Côte d’Ivoire?: Financiers, smugglers ?and rebels

By Monica Mark in Abidjan

Posted on June 10, 2011 08:34

President Alassane Ouattara’s government has a long list of problems ahead to get the country’s economic, political and judicial system back to working order??.

A month after former Côte d’Ivoire president Laurent Gbagbo was pulled out from his bunker in the presidential palace, his successor, Alassane Ouattara, must now restore security and economic growth. Gbagbo had refused to relinquish power despite losing a November 2010 run-off, and the ensuing conflict killed at least 3,000 people. Gbagbo remains under house arrest in the north of the country, under a 1963 law that allows the president to detain without limit those considered threats to national security. How Ouattara handles his high-value prisoner may determine his own political fate.

The international community is already pouring money into the reconstruction. Washington is planning its first aid programme for the country since 1999. The EU has pledged €180m, primarily for agricultural and judicial reform. The IMF announced that it would reopen its office in Abidjan in mid-May, saying that it would have to start shaping a new debt relief package.

Meanwhile, the export of Ivorian cocoa beans, which account for almost 40% of global supply, is expected to pick up over the next month. A bumper mid-harvest of 400,000tn is forecast on the back of favourable weather conditions. But Ghana may still continue to benefit from smuggled beans: exporters complain of racketeering from the former rebels who helped install Ouattara. “It’s cheaper to re-direct exports,” says one multinational exporter.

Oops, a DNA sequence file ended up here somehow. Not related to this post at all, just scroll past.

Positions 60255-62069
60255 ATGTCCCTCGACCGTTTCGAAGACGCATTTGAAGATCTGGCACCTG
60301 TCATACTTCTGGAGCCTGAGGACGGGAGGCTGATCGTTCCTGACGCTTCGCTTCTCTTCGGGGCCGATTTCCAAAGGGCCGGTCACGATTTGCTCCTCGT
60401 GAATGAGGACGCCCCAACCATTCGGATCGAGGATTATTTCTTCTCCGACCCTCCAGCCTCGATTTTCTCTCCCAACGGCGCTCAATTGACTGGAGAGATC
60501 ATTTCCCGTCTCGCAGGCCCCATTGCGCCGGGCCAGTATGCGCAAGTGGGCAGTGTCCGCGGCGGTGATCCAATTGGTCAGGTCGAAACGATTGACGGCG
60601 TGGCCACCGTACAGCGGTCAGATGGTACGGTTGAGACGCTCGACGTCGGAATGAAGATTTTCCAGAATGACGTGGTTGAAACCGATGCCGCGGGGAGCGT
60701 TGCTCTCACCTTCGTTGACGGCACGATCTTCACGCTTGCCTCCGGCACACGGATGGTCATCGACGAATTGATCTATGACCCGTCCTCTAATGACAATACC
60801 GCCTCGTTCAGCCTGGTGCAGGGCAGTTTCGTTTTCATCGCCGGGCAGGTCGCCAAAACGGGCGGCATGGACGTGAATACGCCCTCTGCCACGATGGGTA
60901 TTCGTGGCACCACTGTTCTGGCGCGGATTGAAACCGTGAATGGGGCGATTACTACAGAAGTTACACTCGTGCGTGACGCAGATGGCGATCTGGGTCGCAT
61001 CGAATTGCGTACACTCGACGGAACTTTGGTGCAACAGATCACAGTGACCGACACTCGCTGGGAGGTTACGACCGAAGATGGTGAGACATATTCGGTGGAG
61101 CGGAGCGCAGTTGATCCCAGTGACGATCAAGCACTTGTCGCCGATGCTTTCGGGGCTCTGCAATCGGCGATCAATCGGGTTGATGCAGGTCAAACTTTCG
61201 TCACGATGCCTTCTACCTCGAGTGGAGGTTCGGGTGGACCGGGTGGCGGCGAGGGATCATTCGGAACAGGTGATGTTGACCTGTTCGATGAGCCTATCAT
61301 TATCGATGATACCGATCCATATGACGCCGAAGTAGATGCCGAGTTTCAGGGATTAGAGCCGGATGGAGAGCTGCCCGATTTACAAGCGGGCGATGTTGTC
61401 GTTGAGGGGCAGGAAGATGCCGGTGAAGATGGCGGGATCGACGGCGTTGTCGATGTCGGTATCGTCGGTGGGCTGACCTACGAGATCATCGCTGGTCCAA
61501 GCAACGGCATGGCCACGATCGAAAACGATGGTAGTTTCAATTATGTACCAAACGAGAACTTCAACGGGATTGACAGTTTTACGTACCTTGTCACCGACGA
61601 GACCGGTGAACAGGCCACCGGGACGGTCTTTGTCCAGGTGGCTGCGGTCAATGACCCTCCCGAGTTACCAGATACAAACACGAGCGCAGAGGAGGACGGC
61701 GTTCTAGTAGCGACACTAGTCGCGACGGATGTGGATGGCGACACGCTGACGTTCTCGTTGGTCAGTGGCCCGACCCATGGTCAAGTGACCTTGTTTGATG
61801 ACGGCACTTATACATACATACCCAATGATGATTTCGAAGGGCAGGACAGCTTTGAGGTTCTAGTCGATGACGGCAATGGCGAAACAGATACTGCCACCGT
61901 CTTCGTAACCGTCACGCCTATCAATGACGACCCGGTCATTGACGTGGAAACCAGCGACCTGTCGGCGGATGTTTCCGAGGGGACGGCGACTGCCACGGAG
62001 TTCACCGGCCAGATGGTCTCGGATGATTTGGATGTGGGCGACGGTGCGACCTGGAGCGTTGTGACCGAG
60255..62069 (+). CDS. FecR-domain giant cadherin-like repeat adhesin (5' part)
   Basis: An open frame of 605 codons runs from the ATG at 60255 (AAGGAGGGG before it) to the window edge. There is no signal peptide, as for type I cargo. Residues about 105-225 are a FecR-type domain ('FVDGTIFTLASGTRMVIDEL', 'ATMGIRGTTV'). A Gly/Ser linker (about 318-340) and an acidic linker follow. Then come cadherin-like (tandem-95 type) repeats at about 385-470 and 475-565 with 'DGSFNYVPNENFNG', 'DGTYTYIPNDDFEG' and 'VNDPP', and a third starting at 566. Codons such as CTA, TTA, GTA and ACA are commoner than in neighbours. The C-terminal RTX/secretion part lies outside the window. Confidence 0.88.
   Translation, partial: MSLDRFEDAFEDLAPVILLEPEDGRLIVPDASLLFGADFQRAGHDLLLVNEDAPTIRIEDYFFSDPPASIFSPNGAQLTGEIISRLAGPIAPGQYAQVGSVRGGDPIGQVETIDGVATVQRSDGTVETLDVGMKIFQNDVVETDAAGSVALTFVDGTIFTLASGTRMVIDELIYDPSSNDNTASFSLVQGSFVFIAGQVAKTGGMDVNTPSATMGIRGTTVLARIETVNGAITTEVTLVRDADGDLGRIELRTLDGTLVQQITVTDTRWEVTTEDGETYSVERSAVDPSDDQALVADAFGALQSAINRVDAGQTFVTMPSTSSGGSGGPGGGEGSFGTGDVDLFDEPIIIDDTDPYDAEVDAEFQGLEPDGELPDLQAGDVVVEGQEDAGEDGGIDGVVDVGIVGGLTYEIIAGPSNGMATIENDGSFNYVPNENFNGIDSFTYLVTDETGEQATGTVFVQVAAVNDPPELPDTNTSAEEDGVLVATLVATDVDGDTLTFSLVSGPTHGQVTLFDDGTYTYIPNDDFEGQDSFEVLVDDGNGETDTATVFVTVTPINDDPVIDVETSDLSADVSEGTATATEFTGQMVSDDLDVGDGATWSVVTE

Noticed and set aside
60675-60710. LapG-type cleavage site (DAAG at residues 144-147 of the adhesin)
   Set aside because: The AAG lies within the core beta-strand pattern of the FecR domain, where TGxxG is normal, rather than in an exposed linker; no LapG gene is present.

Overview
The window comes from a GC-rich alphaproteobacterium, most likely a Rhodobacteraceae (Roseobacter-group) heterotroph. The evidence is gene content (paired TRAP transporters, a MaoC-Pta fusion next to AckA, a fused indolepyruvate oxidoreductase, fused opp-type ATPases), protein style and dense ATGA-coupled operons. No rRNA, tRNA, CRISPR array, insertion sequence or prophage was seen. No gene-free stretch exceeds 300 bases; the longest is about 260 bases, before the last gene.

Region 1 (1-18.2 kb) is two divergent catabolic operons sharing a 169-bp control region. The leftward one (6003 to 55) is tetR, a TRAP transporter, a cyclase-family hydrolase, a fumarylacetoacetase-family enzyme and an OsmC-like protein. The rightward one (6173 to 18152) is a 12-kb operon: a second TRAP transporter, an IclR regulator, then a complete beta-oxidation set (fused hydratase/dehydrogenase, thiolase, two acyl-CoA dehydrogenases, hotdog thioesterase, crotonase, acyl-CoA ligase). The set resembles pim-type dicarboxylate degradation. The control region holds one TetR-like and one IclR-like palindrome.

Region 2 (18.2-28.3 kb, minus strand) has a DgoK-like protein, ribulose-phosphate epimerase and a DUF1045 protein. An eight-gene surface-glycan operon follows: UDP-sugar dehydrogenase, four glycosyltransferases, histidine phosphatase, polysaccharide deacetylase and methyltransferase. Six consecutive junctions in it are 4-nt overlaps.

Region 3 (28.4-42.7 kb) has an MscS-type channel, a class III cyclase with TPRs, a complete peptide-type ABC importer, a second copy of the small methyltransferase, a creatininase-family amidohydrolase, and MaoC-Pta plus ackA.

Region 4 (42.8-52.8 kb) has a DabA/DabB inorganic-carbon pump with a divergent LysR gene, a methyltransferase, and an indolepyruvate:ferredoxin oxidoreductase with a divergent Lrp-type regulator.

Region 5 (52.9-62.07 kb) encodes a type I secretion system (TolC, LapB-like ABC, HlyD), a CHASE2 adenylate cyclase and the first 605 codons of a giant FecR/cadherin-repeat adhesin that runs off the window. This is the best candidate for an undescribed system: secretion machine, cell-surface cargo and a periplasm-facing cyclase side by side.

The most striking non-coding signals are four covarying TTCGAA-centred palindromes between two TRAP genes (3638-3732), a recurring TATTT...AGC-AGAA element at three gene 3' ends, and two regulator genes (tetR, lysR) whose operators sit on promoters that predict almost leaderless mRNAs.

Ouattara will need to stamp out racketeering to really convince foreign investors, the IMF says. Multilateral donors will also expect reforms to the lucrative but dysfunctional cocoa sector sooner rather than later. Respected finance minister Charles Koffi Diby, who defected from Gbagbo’s camp, is seen as a safe pair of hands.

Key to kick-starting the economy will be Ouattara’s ability to reconcile and restore security – by no means a guarantee in the short term. Abidjan was abuzz with talk of the disappearance of Gbagbo ally Charles Blé Goudé. “Ouattara is known for being a technocrat. He’s going to have to learn to slip into the skin of a politician,” one party official commented. Significantly, disgruntled members from Gbagbo’s party have yet to publicly recognise the new president.

Key players on the political field include Guillaume Soro, former leader of the rebel Forces Nouvelles (FN) and current prime minister. His influence exceeds the president’s on the military front. Another former FN chief, Chérif Ousmane, a staunch Ouattara ally and respected military leader, could help quell any leadership battles.

Reconciliation will be tackled through a commission headed by former prime minister and central bank governor Charles Konan Banny. The road ahead may be rocky: the International Criminal Court plans to investigate potential crimes against humanity – which could implicate all sides in the conflict.

This article was first pubished in the June 2011 edition of The Africa Report

Understand Africa's tomorrow... today

We believe that Africa is poorly represented, and badly under-estimated. Beyond the vast opportunity manifest in African markets, we highlight people who make a difference; leaders turning the tide, youth driving change, and an indefatigable business community. That is what we believe will change the continent, and that is what we report on. With hard-hitting investigations, innovative analysis and deep dives into countries and sectors, The Africa Report delivers the insight you need.